Having said that, grades do come into it all as well. A friend of mine was offered the same for the same course but ended up with CCD and they rejected him on results day.
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    A good personal statement always helps.
    But it depends how competitive it is for places on the course, how many people apply to the course etc.
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    I can't speak from experience since all the offers I received matched the typical offer given in the prospectus, but I'd imagine reasons for an applicant being given a lower offer than normal include:

    -Achieved (GCSEs and AS levels) and predicted (A levels) grades. EITHER the applicant has stunning grades and the admissions tutor has no reason to question their ability, so they give them a lower offer to make them more likely to choose that uni and take the pressure off, OR the applicant's grades are a bit below par, but the admissions tutor still wants them for reason, so they give them a lower offer because they're more likely to achieve it.
    -A very impressive personal statement and/or reference.
    -Very impressive work experience and/or extra-curriculars.
    -A very impressive interview.
    -The applicant has applied to Oxbridge (or the admissions tutor assumes they have based on when they applied and their grades, since they don't actually know) so the admissions tutor gives them a special lower offer to make them more likely to choose that uni as insurance.
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    (Original post by Agamemnon)
    So you're saying in the case of the CASS Business School, the 'typical offer' is actually higher than they would expect most people who apply there to be predicted or to get? Why would they do that? Doesn't it put people off applying? I'm sure this happens in other universities as well - where they cannot get enough people with the 'typical offer' grades to apply.
    Well in this case, the course is demanding hence the high grade requirements, however the university (City University) is not considered prestigious
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    (Original post by NW8_SW1_EC3)
    Well in this case, the course is demanding hence the high grade requirements, however the university (City University) is not considered prestigious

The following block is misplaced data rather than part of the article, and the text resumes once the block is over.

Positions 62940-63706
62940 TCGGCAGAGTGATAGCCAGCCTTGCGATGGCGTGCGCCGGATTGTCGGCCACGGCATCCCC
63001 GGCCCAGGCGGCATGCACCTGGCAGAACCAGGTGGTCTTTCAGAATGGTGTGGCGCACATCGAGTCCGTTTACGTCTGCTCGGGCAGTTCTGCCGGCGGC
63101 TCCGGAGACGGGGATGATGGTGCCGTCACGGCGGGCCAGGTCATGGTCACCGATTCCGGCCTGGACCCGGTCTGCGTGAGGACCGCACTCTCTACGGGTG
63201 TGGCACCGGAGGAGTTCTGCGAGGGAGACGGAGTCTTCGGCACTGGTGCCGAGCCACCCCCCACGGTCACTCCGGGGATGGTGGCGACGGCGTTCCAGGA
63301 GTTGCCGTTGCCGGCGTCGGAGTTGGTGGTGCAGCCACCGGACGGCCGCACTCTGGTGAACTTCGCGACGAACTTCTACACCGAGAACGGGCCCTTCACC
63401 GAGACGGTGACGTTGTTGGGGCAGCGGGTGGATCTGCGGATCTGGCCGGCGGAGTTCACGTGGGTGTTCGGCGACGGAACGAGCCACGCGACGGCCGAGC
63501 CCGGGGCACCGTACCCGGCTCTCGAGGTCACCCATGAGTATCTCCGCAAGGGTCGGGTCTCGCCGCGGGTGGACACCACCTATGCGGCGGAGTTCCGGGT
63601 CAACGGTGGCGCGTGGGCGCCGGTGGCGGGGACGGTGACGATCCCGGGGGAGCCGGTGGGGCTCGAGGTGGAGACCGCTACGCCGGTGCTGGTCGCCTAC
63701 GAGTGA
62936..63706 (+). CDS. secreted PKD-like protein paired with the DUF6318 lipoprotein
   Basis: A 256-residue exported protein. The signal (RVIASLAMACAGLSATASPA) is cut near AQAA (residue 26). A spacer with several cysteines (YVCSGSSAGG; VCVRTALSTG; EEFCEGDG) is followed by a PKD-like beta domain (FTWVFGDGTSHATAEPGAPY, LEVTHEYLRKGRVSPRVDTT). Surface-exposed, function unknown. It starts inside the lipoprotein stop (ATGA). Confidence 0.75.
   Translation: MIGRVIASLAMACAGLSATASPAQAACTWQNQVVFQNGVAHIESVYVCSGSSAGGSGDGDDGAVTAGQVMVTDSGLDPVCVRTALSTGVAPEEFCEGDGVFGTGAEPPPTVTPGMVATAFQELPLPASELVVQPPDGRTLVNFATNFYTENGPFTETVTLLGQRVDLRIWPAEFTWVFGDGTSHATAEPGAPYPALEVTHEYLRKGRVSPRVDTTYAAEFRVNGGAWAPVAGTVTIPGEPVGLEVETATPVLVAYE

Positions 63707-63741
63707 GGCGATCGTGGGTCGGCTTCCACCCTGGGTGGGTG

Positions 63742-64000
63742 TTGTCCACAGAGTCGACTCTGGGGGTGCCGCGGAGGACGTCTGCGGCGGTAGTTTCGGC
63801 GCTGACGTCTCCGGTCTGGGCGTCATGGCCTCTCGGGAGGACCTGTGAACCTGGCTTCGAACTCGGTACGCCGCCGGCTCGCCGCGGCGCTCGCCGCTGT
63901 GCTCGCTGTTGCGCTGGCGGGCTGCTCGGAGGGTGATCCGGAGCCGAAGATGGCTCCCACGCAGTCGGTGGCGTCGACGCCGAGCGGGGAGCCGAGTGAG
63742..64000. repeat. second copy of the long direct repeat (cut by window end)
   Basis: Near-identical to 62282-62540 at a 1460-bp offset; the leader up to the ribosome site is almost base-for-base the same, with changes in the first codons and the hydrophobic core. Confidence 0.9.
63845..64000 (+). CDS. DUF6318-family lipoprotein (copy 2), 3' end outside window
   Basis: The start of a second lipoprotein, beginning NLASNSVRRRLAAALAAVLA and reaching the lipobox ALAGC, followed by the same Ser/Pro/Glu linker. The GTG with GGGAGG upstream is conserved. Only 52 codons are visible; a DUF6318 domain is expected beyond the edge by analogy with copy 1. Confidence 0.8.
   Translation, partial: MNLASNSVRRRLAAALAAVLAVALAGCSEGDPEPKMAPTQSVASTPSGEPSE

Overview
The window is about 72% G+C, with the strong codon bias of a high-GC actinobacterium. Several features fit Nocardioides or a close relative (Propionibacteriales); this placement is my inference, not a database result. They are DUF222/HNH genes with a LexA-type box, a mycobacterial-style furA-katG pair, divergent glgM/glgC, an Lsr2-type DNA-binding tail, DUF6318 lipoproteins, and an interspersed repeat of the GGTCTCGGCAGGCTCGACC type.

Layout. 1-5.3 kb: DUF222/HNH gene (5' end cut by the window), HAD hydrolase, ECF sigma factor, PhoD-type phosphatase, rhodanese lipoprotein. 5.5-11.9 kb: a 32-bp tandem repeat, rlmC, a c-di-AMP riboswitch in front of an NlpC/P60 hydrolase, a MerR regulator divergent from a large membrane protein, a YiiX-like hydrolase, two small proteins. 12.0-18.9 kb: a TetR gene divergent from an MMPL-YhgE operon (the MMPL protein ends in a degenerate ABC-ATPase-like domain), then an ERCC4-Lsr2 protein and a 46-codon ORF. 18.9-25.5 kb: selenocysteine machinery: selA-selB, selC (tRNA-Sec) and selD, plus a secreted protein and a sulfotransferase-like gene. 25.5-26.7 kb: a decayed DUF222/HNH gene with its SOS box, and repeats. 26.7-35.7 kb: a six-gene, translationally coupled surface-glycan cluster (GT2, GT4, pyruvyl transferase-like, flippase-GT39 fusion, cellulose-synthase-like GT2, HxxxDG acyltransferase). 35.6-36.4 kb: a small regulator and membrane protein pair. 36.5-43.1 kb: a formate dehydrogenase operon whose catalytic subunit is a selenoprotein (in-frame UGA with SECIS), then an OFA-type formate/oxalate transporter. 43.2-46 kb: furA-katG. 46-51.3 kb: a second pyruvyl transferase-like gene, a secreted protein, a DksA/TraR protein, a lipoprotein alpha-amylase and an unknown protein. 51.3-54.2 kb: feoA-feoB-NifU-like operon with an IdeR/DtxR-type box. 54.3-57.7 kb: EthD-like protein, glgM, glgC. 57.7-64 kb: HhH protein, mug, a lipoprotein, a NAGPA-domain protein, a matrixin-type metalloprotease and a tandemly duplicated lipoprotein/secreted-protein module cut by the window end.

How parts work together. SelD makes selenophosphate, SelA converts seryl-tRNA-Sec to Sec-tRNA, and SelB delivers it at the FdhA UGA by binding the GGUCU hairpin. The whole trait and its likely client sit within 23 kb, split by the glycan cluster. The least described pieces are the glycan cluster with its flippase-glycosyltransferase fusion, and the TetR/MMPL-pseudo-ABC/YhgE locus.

Why have you got a St Johns Wood postcode as a username? Do you live there?
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    (Original post by Rokit)
    Why have you got a St Johns Wood postcode as a username? Do you live there?
    My username is the start of 3 postcodes of where I live, NW8 - St John's Wood being one of them yes.
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    universities dont really like being an insurance kellywood_5. they aim to take potentially top notch students to their organisation.

    And i dont always believe that personal statement are the way to get a low offer. my friend got unconditional offer from sheffield coz of the fact that he got 3 A's in AS level... and he told me he didnt really think he has put anything good on his personal statement (considering english is not his 1st language, he doesnt do it, and he's just been here for 2 1/2 years). your grades at AS is one of the biggest reference that makes your offer, and your teacher's reference. People would rather take words from people pointing at you, rather than you pointing at yourself.
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    That's probably true as well, but I got **** AS grades and my teacher reference was nothing special so...
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    (Original post by iCeCream)
    universities dont really like being an insurance kellywood_5. they aim to take potentially top notch students to their organisation.

    And i dont always believe that personal statement are the way to get a low offer. my friend got unconditional offer from sheffield coz of the fact that he got 3 A's in AS level... and he told me he didnt really think he has put anything good on his personal statement (considering english is not his 1st language, he doesnt do it, and he's just been here for 2 1/2 years). your grades at AS is one of the biggest reference that makes your offer, and your teacher's reference. People would rather take words from people pointing at you, rather than you pointing at yourself.
    It all depends on the uni really. Top unis like Durham, LSE, Imperial, UCL, Bristol and so on don't like being an insurance, but for unis like Kent that can't realistically expect to attract Oxbridge standard students, having one put them as insurance is a big thing because they may actually end up going there if they don't get AAA or whatever they need. Similarly, straight As at AS would impress lesser unis (although I'm surprised it would really impress a redbrick like Sheffield that much) but not top unis where the majority of applicants got those grades.
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    My offer was BBCc when the typical offer is ABB. I think the main reason why I got such a low offer compared to their typical offer was because I had a very good personal statement and also a very good portfolio (I applied for architecture btw). This is probably down to universities wanting students with a range skills, so not just academic skills - but creativity also.
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    I got an ABB offer when the typical offer was AAB at bristol (i know a few people from the same open day who got an AAB offer), but to be honest about a third of us got the lower than standard offer so they must have just chosen a third of us for some reason, probably grades/personal statement.